When Mark Blinder was diagnosed with a rare bone cancer, doctors at Lucile Packard Children's Hospital gave his parents three agonizing options: amputate the affected arm at the shoulder, irradiate the tumor and risk a second malignancy, or try a limb-preserving surgery that had never been attempted in a toddler.
Clinical trial results published in this week’s Journal of the American College of Cardiology (JACC) describe six-month outcomes for patients using the Melody® Transcatheter Pulmonary Valve from Medtronic, Inc. The valve is implanted through a catheter procedure instead of open-heart surgery in patients with congenital heart disease affecting the function of their pulmonary valve.
Health and Human Services Secretary Kathleen Sebelius said Monday the swine flu vaccine “is coming out the door as fast as it comes off the production line.” But at the same time, she acknowledged delays in getting a sufficient supply for all those demanding it. “We were relying on the manufacturers to give us their numbers and as soon as we got numbers we put them out to the public.
Precision Medical Devices Inc. (PMD) introduces a new safety scalpel blade and handle system, the ThumBlade™ safety scalpel system. Features include: Thumb activation independent mechanisms, enabling one-handed activation smoothly and safely by right or left handed practitioners with no contact with the exposed blade.
NiTi™ Surgical Solutions introduced a new, investigational bowel anastomosis device at the American College of Surgeons (ACS) 95th Annual Clinical Congress in Chicago, IL. The device, the BowelRing™, is the next advancement in the company’s BioDynamix™ Anastomosis Technology platform.
Gauthier Biomedical introduces a new line of specialized surgical instruments with their innovative Twist-N-Load Connection System. The company says that with the Twist-N-Load, users don’t have to pull back on any collar, or push a button to begin the connection process.
New technologies aim to give physicians a clearer picture with high-definition (HD) October 27, 2009 Several studies presented at the Annual Scientific Meeting of the American College of Gastrenterology this week reveal recent advances in colonoscopic technology, with some technologies faring better than others at improving detection of potentially pre-cancerous growths in the colon known as adenomas.
I was sitting in the office of Jim Paul, DO, a Buffalo, N.Y. internist a few months back. I was there working on a story, and after I had finished interviewing him, he said he had to make a few calls. I sat back and listened as he proceeded to call a number of his patients and check on their health status.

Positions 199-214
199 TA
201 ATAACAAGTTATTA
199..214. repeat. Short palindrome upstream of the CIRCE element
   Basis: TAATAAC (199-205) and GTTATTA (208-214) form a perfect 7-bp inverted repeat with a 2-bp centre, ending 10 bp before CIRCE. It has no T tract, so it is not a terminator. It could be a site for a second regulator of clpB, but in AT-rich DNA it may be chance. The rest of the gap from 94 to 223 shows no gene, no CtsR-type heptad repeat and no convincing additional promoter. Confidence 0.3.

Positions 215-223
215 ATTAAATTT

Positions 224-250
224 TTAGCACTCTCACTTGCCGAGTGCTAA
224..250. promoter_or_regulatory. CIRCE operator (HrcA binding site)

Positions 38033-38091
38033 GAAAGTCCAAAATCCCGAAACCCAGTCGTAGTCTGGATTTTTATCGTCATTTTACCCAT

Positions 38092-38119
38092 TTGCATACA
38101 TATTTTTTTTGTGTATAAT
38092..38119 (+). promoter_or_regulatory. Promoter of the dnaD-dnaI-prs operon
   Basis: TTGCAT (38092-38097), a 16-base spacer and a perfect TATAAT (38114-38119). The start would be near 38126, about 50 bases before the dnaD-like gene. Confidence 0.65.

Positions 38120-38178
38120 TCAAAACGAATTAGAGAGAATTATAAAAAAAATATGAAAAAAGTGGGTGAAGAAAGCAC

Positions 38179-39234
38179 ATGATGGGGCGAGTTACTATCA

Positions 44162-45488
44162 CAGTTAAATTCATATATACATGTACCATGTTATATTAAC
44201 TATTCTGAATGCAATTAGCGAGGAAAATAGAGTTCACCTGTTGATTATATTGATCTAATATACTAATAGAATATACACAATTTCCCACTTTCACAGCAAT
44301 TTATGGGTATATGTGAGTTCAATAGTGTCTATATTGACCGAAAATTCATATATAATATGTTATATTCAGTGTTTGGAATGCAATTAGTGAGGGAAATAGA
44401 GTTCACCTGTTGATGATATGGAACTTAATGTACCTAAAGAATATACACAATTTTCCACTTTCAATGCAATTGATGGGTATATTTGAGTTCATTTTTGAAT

Michael Liedtke, AP Google wants to answer your mobile phone calls when you can't or just don't want to talk. In its latest bid to become a bigger player in telecommunications, the internet search leader is giving people a chance to send calls to their cell phones into a free voice mail service unveiled earlier this year.
For today's athletes, size and strength can mean the difference between championships, scholarships and million-dollar paydays. But new research comparing the signs of metabolic syndrome in professional baseball and football players, presented at the American College of Gastroenterology's 74th Annual Scientific Meeting in San Diego, reveals that the larger professional athletes – specifically football linemen - may encounter future health problems despite their rigorous exercise routines.
Most of today's gastroenterologists practice in relatively calm environments with patients of the same species. But for Dr. Leon Kundrotas and his colleagues working in Joint Base Balad, Iraq, the need to diagnose and treat military personnel sometimes required putting their human skills to the test to care for canine heroes.
Ethicon Endo-Surgery recently announced the results from two newly published studies that demonstrate a minimally invasive approach in three common procedures resulted in a reduced rate of complications and lower overall cost of care, including a difference of more than $15,000 on average for colectomies, when compared to open surgery.
Health officials are investigating how a surgeon at Rhode Island Hospital mistakenly operated on the wrong part of a patient's hand, the hospital's fifth wrong-site surgery since 2007. Hospital President Timothy Babineau said in a letter that the mistake Thursday happened on a patient scheduled for surgery on two fingers.
PRNewswire Zargis Medical Corp., a subsidiary of Speedus Corp. recently announced that is has been cleared as an iPhone® developer and begun development of medical diagnostic support software and related peripherals for the iPhone and other leading smartphones. Zargis has identified the handheld environment as a logical delivery platform for its telemedicine and diagnostic software initiatives, and plans to leverage the platform as a mobile support hub.
Boston Medical Center (BMC) surgeons are now offering patients an incisionless alternative to laparoscopic and traditional surgery in the treatment of acid reflux, or GERD. Using a new procedure known as EsophyX TIF (Transoral Incisionless Fundaplication), surgeons can repair or reconstruct the valve between the esophagus and stomach, effectively stopping GERD.